The Titans may well represent the lingering deities of the Phoenician culture that inhabited parts of what is now Greece before the Mycenaeans, which we think of as the Classical Greeks.
Kronos himself suffers from confusion with the Roman Chronos, who is Old Father Time. There’s no kind of clarity whether they’re the same deity or two different ones, because different Classical writers treat the matter in one of three basic forms.
He’s either Cronus or Kronus or Kronos (as with many periods of history, spelling in the alphabetical systems was inconsistent – most things weren’t written down so those who could write had to work out certain words for themselves) He is the husband of Gaia, or her son, or both. I’ve gone with the son version, because it fits with most of the common tales, and makes the following story make more sense.
Story of the Titan – Beginnings
In the beginning was Chaos, and Chaos brought forth Gaia, which is the Earth, and she brought forth Uranus, which is the sky.
And Gaia and Uranus married, and had many offspring – giants and monsters of all kinds. And the greatest of these was Kronos, and Rhea was his wife.
Uranus displeased his wife however, for he did not care for all of her children. The Hekatonkheires and the Cyclopes displeased him with their strange forms, and he threw them into Tartarus where he would never again have to look upon them.
Kronos was the only of Gaia’s children both strong enough and brave enough to fight against the tyrant Uranus, and so he freed his imprisoned brothers and sisters and marched against his father, striking him down and castrating him with a great stone sickle.
Kronos was not content however – he knew that the Cyclopes and Hekatonkheires were willing to fight against their lord, and he was now their lord. And so he repeated the actions of his father and imprisoned them in Tartarus.
It was this act that led his mother Gaia to prophecy that as he had repeated his father’s crimes he would repeat his father’s death – Kronos’ son was destined to overthrow him. So as his wife Rhea gave birth to each child he swallowed them whole.
When Zeus was born, Rhea could take it no longer and so she bundled a stone in swaddling clothes and handed it to Kronos, hiding the boy on Crete.
Zeus grew until Crete could no longer hold him, and Zeus went to rescue his brothers and sisters. He wrestled with Kronos until he could force an emetic on him. His disgorged brothers and sisters then launched a vast war to overthrow the Titans, armed and equipped by the Cyclopes. When the Titans were dead or subdued, the Olympians carved up the universe between them.
Zeus became King of the Sky, and his brother Poseidon became Lord of the Sea. The third brother Hades became Lord of the Underworld. Their sister Hera became queen of marriage and childbirth. Demeter took the growing of crops for her domain, and the last sister Hestia claimed sovereignty over the Hearth.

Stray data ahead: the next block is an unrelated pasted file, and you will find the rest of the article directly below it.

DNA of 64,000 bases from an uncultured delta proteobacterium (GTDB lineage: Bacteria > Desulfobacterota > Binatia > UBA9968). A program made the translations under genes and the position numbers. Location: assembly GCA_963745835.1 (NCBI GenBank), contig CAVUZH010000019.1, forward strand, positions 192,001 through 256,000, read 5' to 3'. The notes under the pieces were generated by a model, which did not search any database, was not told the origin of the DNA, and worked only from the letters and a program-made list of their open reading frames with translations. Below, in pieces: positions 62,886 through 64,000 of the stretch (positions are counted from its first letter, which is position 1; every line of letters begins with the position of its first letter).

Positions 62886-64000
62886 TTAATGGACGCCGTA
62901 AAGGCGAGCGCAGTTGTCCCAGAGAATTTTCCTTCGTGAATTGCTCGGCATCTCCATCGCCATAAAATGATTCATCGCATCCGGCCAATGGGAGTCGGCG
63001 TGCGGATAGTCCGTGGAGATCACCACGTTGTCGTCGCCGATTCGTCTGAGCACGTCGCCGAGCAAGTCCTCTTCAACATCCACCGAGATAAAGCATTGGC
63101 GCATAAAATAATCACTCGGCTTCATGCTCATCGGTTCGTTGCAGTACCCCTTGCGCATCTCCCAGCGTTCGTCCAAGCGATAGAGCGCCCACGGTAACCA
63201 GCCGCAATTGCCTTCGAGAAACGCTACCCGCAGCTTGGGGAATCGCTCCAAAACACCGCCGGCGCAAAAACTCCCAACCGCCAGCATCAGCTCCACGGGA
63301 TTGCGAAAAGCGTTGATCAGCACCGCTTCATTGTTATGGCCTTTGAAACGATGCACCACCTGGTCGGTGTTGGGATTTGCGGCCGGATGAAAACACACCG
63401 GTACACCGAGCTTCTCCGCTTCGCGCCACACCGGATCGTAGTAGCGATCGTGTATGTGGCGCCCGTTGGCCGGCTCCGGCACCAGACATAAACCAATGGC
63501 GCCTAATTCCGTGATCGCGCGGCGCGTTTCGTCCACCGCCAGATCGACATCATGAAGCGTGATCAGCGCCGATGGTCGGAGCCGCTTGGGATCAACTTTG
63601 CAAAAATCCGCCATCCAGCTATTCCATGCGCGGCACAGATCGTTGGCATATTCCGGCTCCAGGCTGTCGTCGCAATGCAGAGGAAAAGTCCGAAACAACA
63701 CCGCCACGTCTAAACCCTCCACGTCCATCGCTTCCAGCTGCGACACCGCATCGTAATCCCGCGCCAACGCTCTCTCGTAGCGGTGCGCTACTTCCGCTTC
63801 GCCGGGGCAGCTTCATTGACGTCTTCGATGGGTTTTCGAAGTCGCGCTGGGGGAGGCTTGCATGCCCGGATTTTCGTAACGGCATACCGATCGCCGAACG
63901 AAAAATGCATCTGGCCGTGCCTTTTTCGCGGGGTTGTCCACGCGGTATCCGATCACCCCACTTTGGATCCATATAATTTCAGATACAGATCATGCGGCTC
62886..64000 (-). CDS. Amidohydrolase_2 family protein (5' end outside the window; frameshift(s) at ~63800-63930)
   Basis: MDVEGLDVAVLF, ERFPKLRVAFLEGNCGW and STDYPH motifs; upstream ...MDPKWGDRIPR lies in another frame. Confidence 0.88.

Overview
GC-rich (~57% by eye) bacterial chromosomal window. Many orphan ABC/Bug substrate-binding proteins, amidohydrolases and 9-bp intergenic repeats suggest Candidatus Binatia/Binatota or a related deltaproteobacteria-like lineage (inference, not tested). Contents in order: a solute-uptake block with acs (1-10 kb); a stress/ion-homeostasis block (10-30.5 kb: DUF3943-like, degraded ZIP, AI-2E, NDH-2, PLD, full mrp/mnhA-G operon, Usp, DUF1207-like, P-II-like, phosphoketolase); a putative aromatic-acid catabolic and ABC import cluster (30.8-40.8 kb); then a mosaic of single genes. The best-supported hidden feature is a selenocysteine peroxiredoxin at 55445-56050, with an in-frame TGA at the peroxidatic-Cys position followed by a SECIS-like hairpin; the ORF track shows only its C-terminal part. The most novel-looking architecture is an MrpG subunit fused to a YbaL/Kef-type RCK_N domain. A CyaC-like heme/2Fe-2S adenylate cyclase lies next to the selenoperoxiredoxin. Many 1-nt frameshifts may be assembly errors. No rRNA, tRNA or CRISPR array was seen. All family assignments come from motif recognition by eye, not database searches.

Kronos was imprisoned in Tartarus below the earth. There he waits, scheming revenge against his son, and the mortals who are ruled by him.
In your stories and games
Summoning the Big Bad Thing is a favourite of cultists and sorcerers everywhere. Whether a Titan, a Great Old One, or a more earthly monster, the Big Evil is usually a ritual to be interrupted. For an excellent example of this kind of titanic struggle (sorry) in gaming, take a look at the Age of Mythology: Titans expansion.
On the other hand, what if the party are trying to get rid of a god? It’s possible that summoning such Things might be necessary if the aim of the plot is deitycide. Of course, one you’ve summoned it, there’s no guarantee that Kronos will do what you ask – he is a force of nature. And how does one breach the walls of Tartarus anyway?
Some of the myths provide another reason one might wish to bring back the Titans – During their rule humanity was stronger, freer and more moral than the people of the modern world. The Titans, unlike the gods, felt no need to interfere in the lives of mere mortals and their power flowed more freely into the world.
The Titans don’t have clerics or paladins, but some settings might see them as the granters of elemental magics. Kronos is majestic, and so might indirectly grant spells of mastery or even metamagic. But he is unlikely to commune directly – more likely there is some quality of the power that binds him that allows his power to be siphoned.
If you’re looking for some new deities and primordials for your world, you may want to pick up this month’s Jigsaw Fantasy – The Royal Panoply of Annem Ka